Suppose you are predominately someone who takes off Friday after work and spends two nights in the desert (or the mountains, or the woods, or your grandma's backyard...you get the idea). In that case, you may not need an overly complicated, spendy charging system. Simply charge your battery at home during the week and you’re ready for the weekend.
If you go out five weekends a year plus one week-long trip. You may be able to skate for the week on a generator recharge if you build your battery system around your five-weekend trips. This one may come down to preference and conserving your power on the longer trips.
Do I use my 12v system when I'm not traveling?
Many campers who invest in a refrigerator for their vehicle appreciate this amenity's luxury and utilize it seasonally or year-round. Many others build a power supply for the weekends and find it infinitely valuable in their day jobs. Still, others have bangin' sound systems in their vehicles that need the extra juice. Whatever the use, battery systems are not just for weekend recreation. If you're someone who uses your system all the time, you're going to want to keep it charged.
The flip-side to this question is, 'Do I require a generator in my everyday life?'. If you do, that may influence your weekend recreation charging system.
What kind of battery am I using?
If you're on this site and this far through this post, you're probably in the Lithium camp. If you're still debating, I encourage you to go back and read the post on 'Why Lithium', but it's certainly not a prerequisite for this course. The bottom line is; lithium charges faster and can be drawn down to zero. Lead-acid batteries generally behave as the opposite. They charge slow, and the battery can be damaged if drawn below 50%. Therefore, the old mentality was to increase capacity to maintain smaller recharge cycles, which would extend the life of your cells. With lithium cells, like the NPS, that thought process is irrelevant. Indeed, consideration for this topic is necessary if you're still debating what batteries to use, but if you're waving the lithium flag, focus on Q's 1-5.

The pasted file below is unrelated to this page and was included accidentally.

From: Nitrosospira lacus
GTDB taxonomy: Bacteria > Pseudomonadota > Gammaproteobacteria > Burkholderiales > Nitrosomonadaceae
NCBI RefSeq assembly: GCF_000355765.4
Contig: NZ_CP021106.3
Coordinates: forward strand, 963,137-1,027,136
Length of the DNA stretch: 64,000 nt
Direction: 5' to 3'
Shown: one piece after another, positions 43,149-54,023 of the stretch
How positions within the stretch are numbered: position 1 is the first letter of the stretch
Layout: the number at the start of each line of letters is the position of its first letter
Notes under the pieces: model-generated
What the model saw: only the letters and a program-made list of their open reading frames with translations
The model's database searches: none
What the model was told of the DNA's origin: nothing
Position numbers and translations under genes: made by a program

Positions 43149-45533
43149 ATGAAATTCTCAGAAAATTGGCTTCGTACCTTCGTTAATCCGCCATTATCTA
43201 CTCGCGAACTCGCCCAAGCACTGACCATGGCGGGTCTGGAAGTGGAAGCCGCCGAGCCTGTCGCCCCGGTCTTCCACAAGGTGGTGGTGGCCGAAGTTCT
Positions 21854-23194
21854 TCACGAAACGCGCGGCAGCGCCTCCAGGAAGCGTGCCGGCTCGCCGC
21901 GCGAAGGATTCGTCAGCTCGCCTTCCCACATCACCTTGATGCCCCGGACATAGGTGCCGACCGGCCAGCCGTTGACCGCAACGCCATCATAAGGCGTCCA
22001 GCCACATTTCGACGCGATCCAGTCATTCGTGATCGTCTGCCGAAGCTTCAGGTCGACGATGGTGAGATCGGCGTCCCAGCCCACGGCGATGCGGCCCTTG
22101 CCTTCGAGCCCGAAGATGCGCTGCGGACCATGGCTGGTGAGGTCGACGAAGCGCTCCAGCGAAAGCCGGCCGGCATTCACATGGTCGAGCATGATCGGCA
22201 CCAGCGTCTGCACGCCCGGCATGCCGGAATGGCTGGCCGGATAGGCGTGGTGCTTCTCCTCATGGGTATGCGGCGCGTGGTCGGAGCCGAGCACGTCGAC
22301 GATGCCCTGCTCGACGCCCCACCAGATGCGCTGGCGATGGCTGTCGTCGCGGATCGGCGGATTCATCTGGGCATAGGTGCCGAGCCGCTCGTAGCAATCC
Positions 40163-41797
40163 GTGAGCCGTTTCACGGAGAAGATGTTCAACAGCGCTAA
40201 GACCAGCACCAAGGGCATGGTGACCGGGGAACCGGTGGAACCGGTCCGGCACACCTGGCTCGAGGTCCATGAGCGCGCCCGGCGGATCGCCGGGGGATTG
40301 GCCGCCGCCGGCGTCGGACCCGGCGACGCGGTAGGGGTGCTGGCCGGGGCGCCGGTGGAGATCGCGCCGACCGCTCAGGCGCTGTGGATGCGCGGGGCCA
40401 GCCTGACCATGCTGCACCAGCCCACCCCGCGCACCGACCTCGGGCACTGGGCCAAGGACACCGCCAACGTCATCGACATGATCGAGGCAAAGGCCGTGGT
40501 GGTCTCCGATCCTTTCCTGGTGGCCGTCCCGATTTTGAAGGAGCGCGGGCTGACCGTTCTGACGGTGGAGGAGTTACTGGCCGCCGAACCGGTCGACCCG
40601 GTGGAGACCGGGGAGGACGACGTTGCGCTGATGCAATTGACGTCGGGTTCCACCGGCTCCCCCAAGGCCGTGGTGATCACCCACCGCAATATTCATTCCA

None of the above questions are mutually exclusive to painting the whole picture for your power needs. Together though, they're able to give you an idea of what equipment you're using, how and where you'll be using it, and with what frequency. That information can then be utilized to conclude if power generation or power storage is conducive to your lifestyle.
For example, suppose I'm powering a fridge, lights, a radio, and charging cell phones for 3 nights at a time in a moderate/warm climate while shacking up in my Kodiak Canvas ground tent. In that case, I probably need a 100AH battery. Suppose I run that fridge 24/7 in my truck, and I like to utilize my camp lights and radio for social events during the week. In that case, I may lean toward a smaller battery and a DC-to-DC charger.
As much as I hate to say it (because I'm here to sell stuff), it all comes down to preference. What do you need, and what are you comfortable with?
We have a saying here at Nomatic: Power is Personal. We're happy to help guide you to your personal power needs. Shoot us an email at firstname.lastname@example.org to achieve your power goals.
Thanks for tuning into this series. It's a little different than our standard content. Let us know what you think.
We appreciate you.
MARK & AJ